But that was not Yudaiel’s doing.

Something terrible approached -- a wave of ruinous power conjured by Iqelis -- and Yudaiel suddenly found herself beset with yet another distraction. Her mind rapidly compartmentalized as she devoted a piece of her consciousness towards dealing with each obstacle. There was bickering -- one wanted to spare Ashevelen for the moment and redirect the Codex’s full power towards deflecting Iqelis’ attack, but that was utterly unacceptable. The Reverberation crushed and suppressed those thoughts; her beautiful moon was not so precious that she would sacrifice this window of opportunity for the fleeting chance of sparing it further disfigurement. This preemptive strike had to work.

The interloper, however, had stubbornly returned, discarding his momentum and transposing his body back from the depths of space into which he’d been cast out. Yet through teleporting once more into the heart of her vastness, Epsilon’s mind was opened anew. He resisted, and his intellect was sharp and could cut through illusion like a knife, but through sheer willpower Yudaiel overcame his senses and thrust him once more into a realm forged through ideabstraction.

Epsilon was himself, so even as he found himself looking at a surreal and altered dreamscape, the transition was not so jarring.

He observed a familiar island directly ahead, but around it there were no rolling waves, just as there was no sea breeze or salt spray or even water. This was an island of waxen stone, floating amidst a sea of stars...a moon!

But he knew that the magnificence before him was no mere rock, island, or moon, for it radiated power and was wreathed in a raging storm of thought and energy and godly power-made-manifest. This moon was an immense cyclopean deity, and from its unblinking oculus cascaded a withering and fiery beam of energy. The floating motes of dust and space-stuff that drew too close to its gaze were cast aside, evaporated, reformed, and aligned into perfectly ordered jewels too small for any mundane eye to perceive, yet Epsilon’s godly perception sensed the microscopic adamant left drifting through dead space.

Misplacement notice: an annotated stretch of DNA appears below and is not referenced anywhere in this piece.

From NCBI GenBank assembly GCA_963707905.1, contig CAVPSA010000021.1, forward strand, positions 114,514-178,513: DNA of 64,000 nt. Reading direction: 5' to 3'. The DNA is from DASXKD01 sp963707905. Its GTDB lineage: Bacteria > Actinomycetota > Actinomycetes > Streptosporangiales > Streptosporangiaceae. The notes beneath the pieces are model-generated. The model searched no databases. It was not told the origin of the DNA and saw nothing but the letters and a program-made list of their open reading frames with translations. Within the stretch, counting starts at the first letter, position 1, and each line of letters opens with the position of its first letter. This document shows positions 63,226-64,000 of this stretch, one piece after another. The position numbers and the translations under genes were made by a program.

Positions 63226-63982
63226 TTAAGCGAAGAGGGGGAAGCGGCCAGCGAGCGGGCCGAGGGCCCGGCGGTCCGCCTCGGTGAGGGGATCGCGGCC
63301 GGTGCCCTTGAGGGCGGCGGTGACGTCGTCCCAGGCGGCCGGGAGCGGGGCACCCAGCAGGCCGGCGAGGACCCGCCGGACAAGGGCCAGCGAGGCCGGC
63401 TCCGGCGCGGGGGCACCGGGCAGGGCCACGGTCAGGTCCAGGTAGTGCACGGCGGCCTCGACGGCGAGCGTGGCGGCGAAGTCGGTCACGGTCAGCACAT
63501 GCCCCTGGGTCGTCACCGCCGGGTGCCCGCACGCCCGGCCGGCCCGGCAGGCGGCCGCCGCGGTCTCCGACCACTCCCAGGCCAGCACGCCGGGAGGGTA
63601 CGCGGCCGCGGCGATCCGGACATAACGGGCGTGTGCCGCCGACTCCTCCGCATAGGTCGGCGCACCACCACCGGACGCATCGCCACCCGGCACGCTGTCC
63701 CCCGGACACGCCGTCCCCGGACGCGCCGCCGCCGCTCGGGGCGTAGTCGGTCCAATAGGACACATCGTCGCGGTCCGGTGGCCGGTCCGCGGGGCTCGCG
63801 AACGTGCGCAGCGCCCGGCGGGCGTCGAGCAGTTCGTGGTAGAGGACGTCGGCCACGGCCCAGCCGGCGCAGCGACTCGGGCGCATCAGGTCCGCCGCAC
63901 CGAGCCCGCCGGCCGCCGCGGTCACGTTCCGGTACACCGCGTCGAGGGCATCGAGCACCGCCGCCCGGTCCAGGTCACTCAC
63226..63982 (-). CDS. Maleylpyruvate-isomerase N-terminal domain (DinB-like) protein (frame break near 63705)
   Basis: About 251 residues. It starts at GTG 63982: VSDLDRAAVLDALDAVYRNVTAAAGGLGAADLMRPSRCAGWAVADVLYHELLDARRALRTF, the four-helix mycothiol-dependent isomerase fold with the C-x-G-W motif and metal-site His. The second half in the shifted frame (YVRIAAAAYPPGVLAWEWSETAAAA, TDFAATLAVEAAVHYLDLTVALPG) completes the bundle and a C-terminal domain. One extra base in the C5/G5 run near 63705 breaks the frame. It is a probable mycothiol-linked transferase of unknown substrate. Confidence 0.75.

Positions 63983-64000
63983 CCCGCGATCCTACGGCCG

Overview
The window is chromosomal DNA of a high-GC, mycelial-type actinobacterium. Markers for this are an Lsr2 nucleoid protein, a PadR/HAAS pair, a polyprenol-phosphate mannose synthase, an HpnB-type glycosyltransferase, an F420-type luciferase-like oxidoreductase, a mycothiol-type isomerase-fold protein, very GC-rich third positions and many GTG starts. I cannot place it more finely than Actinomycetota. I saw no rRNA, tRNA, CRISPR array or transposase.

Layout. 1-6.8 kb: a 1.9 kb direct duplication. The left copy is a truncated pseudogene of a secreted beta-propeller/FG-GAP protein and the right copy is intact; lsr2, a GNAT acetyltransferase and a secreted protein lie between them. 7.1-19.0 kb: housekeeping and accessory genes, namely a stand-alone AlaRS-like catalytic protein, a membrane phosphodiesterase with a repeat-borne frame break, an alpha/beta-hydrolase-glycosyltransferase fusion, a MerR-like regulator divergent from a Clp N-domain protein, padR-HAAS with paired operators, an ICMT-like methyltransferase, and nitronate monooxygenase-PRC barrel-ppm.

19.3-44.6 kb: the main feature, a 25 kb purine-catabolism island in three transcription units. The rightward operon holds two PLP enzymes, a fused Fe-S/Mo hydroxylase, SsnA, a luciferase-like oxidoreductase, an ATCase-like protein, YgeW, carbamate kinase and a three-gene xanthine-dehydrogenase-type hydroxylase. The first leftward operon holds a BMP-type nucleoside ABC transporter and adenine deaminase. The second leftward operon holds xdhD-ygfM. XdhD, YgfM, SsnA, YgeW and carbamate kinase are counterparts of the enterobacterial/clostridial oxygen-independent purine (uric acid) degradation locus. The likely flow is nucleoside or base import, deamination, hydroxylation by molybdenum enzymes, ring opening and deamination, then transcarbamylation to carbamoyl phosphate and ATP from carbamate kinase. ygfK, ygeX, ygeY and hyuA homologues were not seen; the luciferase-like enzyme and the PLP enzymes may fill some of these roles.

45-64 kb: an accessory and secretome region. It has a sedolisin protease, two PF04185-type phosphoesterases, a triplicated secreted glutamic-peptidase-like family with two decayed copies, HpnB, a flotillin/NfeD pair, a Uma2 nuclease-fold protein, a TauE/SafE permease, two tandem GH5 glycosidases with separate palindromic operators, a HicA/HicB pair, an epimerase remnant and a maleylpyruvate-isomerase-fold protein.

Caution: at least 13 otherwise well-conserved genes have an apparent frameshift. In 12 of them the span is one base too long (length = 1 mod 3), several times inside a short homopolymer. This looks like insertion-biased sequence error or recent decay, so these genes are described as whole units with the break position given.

Mercifully, the eye’s insatiable and implacable stare was leveled elsewhere, lest he too be ripped asunder and forged into some diamond. The storm around the moon grew in fury, its feverish intensity and puissance growing with every instant. What had been a veil around that moon’s naked body became a billowing cloak, an enormous obscuring cloud, then finally a broiling sea the size of a nebula. The rapidly approaching storm was too much; instinctively he righted himself about and made to flee the other way, only to see another storm coming: this second one was terrible and dark, a looming stormcloud that grew into a great shroud that swallowed light, and then a smothering blanket that seemed to swallow up all the stars. Epsilon was about to be caught between the two, and he needed to flee.

Epsilon was not one to back down from a challenge; Yudaiel’s mistake was to leave his mind and form untouched. A prodigious ego was a hindrance in many ways, but this time, it was his saving grace. He knew with his very being that he was better than all the other gods, second only to the Monarch. No ideabstraction could threaten him when he had his faculties. His voice projected, needling towards the great eye-moon, “You are but a mote of dust compared to my control! I will take your gaze, and in the act I will only grow stronger!”

The golden-masked god let himself be swallowed by the dark wave, to ride it like a great wave across the void. He could feel the threads of exhaustion ripping at him. His mind briefly frayed under the stress as he measured once more his being, clearing the visions from his mind. Battered by the raw power of the codex radiating like waves in the wake of the great beam, he took another step forward.